Skip to main content

10 Things I Learned from the AdAge Mobile Marketing Panel

On Thursday morning a few of us attended the Digital Bytes Breakfast at the Time-Life building in Manhattan, hosted by AdAge. There's a good recap on the AdAge site, so I won't post it verbatim, but for those of us with ADD there are some key points worth noting, in particularly the comparisons to the early issues with the growth of the internet:

  1. Mobile marketing has huge potential, especially when you consider in the low cost per acquisition. Yes, that's a direct marketing term, because that's the potential for measurement and actual purchase.

  2. It's all about the network. Reminiscent of dial up internet access, it's up to the carriers to up their networks/coverage in order for it to provide a positive brand experience.

  3. Plan ahead. Because the various carriers require It takes a long time for a mobile campaigns to actually play out for various reasons: coding for various platforms, short code approval/lead time, etc.

  4. The need for standards. Designing and programming for various platforms and screen sizes can present obvious challenges.

  5. The slice of the marketing pie just got sliced thinner. Brands are experimenting with mobile and it's coming from someone else's budget.

  6. None of the panelists have iPhones (4 Blackberrys, 1 Nokia). In fact, the iPhone never came up as a target for mobile campaigns, even with an AT&T Mobile rep in the room.

  7. Old school measurement still rules. When asked what was deemed a successful campaign, the response was "reach" and "brand awareness". Forget what I said earlier about direct marketing terminology, no one would disclose that sales went up after their campaigns ran. I guess that's why this was hosted as part of AdWeek and not a DMA-hosted gig.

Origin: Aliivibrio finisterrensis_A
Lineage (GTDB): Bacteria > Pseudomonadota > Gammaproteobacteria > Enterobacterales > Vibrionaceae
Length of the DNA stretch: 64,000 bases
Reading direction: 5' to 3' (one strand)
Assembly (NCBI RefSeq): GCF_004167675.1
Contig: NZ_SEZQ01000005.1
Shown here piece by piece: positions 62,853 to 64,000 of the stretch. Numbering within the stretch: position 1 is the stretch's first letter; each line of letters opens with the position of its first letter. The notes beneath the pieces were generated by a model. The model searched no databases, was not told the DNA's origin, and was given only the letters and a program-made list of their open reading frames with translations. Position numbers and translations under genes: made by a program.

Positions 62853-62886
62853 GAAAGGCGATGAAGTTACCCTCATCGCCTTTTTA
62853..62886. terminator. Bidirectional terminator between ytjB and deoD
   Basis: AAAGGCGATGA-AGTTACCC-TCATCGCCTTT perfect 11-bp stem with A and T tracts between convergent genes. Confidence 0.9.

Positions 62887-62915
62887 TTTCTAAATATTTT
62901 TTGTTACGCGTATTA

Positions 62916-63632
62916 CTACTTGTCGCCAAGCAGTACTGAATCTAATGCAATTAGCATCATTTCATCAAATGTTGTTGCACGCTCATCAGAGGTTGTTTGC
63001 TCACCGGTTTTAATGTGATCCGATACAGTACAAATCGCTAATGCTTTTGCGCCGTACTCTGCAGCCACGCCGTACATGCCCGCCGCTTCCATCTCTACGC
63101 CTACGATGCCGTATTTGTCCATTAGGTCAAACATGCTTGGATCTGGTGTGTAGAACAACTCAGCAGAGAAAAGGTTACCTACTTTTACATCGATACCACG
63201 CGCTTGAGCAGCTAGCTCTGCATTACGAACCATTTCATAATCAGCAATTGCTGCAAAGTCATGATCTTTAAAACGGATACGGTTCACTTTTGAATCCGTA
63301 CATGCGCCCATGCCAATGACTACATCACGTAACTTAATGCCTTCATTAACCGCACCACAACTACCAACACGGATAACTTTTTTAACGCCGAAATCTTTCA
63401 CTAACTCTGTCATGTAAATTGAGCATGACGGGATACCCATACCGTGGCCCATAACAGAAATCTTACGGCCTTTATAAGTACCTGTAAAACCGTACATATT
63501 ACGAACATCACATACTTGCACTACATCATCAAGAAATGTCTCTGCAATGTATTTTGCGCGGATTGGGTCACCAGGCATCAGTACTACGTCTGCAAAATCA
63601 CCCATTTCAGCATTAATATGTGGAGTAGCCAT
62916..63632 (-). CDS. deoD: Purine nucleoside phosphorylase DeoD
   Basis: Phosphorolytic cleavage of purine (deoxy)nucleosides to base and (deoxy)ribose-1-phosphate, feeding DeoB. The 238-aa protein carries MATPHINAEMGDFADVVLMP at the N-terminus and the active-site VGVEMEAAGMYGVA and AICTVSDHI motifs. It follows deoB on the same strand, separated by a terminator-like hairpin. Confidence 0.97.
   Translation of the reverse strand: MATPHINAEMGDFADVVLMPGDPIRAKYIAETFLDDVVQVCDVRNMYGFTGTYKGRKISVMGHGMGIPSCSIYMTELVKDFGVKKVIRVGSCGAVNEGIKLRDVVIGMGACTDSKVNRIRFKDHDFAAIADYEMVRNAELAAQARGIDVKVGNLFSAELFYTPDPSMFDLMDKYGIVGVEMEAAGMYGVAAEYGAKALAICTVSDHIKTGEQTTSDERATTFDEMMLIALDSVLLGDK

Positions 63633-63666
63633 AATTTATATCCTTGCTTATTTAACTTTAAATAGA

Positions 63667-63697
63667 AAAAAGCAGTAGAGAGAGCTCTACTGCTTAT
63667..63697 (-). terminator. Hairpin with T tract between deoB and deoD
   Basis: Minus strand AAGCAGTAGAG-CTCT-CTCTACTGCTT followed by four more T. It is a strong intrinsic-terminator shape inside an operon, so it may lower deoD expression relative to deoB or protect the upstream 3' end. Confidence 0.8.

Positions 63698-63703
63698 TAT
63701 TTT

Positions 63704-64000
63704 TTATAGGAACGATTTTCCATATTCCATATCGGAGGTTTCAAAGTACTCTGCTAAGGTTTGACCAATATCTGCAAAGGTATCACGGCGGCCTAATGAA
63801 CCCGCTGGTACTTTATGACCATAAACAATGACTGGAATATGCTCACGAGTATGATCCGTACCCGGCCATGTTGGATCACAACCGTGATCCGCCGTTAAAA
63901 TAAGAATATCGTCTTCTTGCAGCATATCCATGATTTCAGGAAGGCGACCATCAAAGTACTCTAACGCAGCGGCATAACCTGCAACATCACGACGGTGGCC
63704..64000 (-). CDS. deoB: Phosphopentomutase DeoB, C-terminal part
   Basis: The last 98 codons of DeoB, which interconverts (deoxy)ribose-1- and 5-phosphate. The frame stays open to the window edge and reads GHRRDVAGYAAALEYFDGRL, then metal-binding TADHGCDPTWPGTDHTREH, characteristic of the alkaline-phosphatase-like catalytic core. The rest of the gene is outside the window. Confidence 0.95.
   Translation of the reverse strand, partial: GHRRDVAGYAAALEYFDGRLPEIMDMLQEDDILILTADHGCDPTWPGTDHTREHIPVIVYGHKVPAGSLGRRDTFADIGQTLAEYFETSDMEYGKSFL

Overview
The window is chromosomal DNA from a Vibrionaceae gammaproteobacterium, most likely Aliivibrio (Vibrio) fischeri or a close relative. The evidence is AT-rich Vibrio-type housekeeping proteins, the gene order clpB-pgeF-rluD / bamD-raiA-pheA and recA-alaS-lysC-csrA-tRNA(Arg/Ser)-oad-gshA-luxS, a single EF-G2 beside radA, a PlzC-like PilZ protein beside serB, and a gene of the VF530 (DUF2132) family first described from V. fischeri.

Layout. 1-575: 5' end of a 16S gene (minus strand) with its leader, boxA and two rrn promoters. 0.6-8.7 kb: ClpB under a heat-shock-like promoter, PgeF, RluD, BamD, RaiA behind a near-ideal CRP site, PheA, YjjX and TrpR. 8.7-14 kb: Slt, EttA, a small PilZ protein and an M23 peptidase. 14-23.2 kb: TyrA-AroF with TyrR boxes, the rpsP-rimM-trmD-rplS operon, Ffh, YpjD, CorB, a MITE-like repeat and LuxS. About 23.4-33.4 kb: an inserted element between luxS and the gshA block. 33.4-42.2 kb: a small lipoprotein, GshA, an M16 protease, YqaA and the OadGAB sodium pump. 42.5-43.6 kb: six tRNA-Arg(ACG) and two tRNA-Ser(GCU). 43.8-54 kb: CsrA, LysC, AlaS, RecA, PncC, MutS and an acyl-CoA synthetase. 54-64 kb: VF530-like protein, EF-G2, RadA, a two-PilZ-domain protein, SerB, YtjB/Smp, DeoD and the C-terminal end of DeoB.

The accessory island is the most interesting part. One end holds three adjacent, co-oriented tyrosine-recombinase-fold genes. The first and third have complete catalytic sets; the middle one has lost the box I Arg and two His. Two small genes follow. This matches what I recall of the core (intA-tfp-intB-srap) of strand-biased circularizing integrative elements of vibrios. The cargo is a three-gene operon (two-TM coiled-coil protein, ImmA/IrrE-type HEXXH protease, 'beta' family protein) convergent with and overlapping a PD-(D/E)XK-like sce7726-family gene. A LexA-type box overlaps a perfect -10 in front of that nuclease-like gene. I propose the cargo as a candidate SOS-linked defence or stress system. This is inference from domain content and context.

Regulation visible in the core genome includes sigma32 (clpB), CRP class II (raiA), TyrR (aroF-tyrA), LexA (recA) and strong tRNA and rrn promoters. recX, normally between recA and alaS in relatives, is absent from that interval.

8. Resumes from all backgrounds are being accepted. Much like the tech boom, there's a talent shortage (shout out to Colin) in this space.

  9. Give me my money back. No, I'm not talking about the conference fee. :P The aforementioned network issues have started a debate on price per click refunds. In particular, if a potential customer clicks but the network drops the connection, shouldn't the brand receive a refund?

  10. Youth rules. The panel felt that 13-26 year olds will really drive this medium.

I had one major exception to a point that was made. The gentleman from Yahoo said "People love ads". Nope, they don't. They tolerate advertisements to get to what they really want, which is the actual product. Which, consequently, is what people really love - great products.


Popular posts from this blog

Charlottesville, Skinheads, White Supremacists, Trump and Idiocy

I'm having a lot of emotions about what took place in Charlottesville, Virginia this weekend. None of them are good or positive for the direction of the United States. The GOP rode a media whore, a second rate TV "star", and lifelong con artist to the White House to help advance their agenda -- of which they have no idea how to implement.

The biggest problem is, Trump is a well documented racist that tries to help legitimize FOX News and Alex Jones and every racist thing in between. What these media properties all know is that a) division works and b) some people of faith will believe anything. Trump pushed the Obama birther theory, he declined housing to African Americans and he employs employed a racist in former Breitbart employee Steve Bannon. I'm not going to get into his circus of racists on staff including Gorka and Miller, because they aren't worth the words.
I have a lot of conservative friends that voted DRUMPF with hopes he'd bust up Washington. An…

Everything That's Wrong With Social Media in One GIF

I submit to the jury:

How to Rick Roll Someone

I've noticed a lot of traffic to my blog from a post I did on Rick Roll. In particular, people are looking for how to do it. So, without further adieu, here's a quick 1, 2, 3 on "How to Rick Roll Someone."

Pick your target. This should be someone not suspecting a peculiar link, email or heads up. Works great if you're the guy/girl in the office known for sending YouTube links via IM
Grab the URL. The YouTube video is probably the easiest to snag, because the URL isn't a dead giveaway. Sites that truncate URLs like SnipURL and TinyURL are handy if you want to send folks to
Pick your delivery method and send! IM, email, blog (wink!), what-have-you.

Please, feel free to get creative. Our programmers used a "Can someone test this site?" email to the office to Rick Roll the entire staff. Or better yet - send the URL along to unsuspecting family members as "Our newest family pictures!".

Another fun way is via conference or phon…